I sensed during my short drive to a Sunday afternoon coffee “first date” that I wasn’t overly excited. I didn’t bother to put on earrings. Accessories mean a lot.
We met online (who doesn’t anymore) and chatted on the phone a few nights last week. Eight years younger and he already had a sweeping, sad story of young love lost to illness and the strange pull of possibly, perhaps, I think maybe, trying to connect with someone new. He was adamant and repetitive that we meet as friends. With potential. I didn’t sense a serious mutual attraction. I'm still not certain if he was super nervous, guarded, disinterested or a combination of all three. Given I had no butterflies, nervous knots or jewelry on during this smelling each other out, I don’t know if either of us will pursue something in some form, or if so when. However, lovely man.
“Singles” sometimes bemoan the solo moments, the times no one is there to make the morning coffee or clear snow from the steps; when you’re sick and in need of a drugstore run. The major holidays. I hedge a bet most “marrieds” or otherwise seriously committed enjoy the companionship and some of the comfortable feel of the known. Myself happily “single” - stone alone, dating, having sex casually, out “there” and driving myself home at night - judgment is a constant, my own and others. I ask to be looked over and run up the flag pole to see who salutes. Should nothing spark it’s inevitable to first think, “Was it me?” I remind myself you have to try on people, see what fits and which ones make you itch. But it’s judging all the same. I wouldn’t dare fart.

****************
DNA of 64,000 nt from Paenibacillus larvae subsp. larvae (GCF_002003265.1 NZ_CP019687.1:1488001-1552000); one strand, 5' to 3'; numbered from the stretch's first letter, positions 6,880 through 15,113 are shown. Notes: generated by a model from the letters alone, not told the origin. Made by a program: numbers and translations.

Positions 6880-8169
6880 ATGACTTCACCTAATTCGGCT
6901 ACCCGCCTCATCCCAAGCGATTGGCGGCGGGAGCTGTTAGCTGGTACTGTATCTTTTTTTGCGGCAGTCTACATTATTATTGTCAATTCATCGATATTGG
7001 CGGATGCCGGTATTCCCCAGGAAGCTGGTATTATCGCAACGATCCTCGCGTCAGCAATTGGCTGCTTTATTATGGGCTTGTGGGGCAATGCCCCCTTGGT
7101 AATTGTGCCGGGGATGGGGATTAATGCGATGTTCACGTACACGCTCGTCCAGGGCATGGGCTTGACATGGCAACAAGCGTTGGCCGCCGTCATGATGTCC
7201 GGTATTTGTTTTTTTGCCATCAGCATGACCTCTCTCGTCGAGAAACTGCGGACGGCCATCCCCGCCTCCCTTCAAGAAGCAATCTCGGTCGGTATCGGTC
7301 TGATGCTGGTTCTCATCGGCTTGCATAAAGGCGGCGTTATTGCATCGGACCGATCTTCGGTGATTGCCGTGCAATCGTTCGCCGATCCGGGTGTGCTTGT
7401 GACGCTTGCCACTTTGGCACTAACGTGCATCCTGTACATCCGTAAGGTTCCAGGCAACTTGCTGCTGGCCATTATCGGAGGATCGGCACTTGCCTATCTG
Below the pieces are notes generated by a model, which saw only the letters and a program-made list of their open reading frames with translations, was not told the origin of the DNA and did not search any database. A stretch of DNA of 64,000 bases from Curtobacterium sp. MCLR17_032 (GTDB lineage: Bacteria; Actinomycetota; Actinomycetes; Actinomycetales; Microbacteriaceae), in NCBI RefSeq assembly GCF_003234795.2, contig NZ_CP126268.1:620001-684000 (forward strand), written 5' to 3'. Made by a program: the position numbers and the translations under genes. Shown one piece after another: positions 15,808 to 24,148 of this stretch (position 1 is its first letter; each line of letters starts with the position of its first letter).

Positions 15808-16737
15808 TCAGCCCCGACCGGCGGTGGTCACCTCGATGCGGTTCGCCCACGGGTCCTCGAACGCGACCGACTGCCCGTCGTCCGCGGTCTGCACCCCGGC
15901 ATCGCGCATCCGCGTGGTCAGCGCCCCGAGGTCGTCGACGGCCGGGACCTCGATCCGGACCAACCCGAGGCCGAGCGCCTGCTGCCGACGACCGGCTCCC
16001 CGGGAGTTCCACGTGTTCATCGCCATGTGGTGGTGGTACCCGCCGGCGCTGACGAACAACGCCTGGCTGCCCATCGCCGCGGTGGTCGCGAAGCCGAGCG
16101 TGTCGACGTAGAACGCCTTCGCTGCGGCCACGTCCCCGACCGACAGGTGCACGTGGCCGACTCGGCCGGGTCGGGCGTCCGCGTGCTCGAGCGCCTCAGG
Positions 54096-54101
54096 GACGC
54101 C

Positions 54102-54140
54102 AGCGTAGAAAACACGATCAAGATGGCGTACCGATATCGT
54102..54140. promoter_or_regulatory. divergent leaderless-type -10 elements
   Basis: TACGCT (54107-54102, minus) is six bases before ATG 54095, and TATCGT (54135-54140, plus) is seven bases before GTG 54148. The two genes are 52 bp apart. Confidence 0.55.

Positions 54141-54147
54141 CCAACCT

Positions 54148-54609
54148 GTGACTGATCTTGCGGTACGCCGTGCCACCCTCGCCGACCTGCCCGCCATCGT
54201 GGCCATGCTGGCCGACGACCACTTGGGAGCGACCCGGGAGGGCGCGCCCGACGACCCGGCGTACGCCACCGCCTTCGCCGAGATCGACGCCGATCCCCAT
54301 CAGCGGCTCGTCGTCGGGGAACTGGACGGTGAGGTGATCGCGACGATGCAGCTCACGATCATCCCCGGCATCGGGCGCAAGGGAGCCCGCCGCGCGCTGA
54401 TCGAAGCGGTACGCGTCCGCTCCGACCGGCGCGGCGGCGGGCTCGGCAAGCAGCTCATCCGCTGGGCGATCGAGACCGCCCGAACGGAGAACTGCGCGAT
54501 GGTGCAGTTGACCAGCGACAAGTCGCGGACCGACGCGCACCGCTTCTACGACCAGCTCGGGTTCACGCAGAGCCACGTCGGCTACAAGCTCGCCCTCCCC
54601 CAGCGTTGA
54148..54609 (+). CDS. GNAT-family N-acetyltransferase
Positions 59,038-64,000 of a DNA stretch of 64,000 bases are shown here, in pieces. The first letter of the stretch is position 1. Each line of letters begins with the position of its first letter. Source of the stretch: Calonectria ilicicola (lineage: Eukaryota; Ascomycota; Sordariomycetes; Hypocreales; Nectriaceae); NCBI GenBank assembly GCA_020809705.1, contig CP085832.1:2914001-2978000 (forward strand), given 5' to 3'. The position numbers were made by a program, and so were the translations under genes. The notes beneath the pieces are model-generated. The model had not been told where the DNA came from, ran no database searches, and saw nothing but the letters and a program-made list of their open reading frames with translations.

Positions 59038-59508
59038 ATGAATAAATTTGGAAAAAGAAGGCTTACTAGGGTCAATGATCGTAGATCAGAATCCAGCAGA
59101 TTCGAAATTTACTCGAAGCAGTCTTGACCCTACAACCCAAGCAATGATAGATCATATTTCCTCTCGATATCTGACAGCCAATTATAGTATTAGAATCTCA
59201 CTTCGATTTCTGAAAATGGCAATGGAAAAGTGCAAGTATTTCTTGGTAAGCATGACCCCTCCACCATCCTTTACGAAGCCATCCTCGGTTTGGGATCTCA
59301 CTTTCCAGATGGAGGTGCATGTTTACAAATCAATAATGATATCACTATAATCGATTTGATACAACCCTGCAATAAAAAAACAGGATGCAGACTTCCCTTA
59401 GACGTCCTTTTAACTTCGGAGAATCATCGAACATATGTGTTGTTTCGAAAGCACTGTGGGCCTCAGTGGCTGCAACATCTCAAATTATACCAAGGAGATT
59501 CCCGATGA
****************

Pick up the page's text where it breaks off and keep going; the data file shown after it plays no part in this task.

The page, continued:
Imagine purposefully and knowingly placing yourself square in the line of judgment; an actor at an audition, during a job interview, at a cocktail party, perhaps even in a posh restaurant or retail store (think Julia Roberts in “Pretty Woman”). Now imagine that scenario as a regularly scheduled part of life.
I enjoy dating and flirting and kissing and rolling about and being out more than in, and the flip side of dealing with judgment is better defined confidence and self-esteem (no, a teenager did not write that last line, far from it). A good deal of it is bravado, baby, masking the knots and insecurities. I know I’ll get you first with wit and charm. Girls like me who don’t believe in their beauty learn to rely on funny and smart. It’s a better whole package, I know. I’m looking forward to the moment wit and wild, personality and passion meet. Scary, exciting, elusive, worth it.
But then I couldn’t make out with random boys on my couch anymore, could I?
Update: "Sunday coffee" just called. We chatted for over an hour. He said, yes, he was "super nervous" and somewhat "guarded" but definitely not “disinterested”. Never know. He may be more than couch-worthy.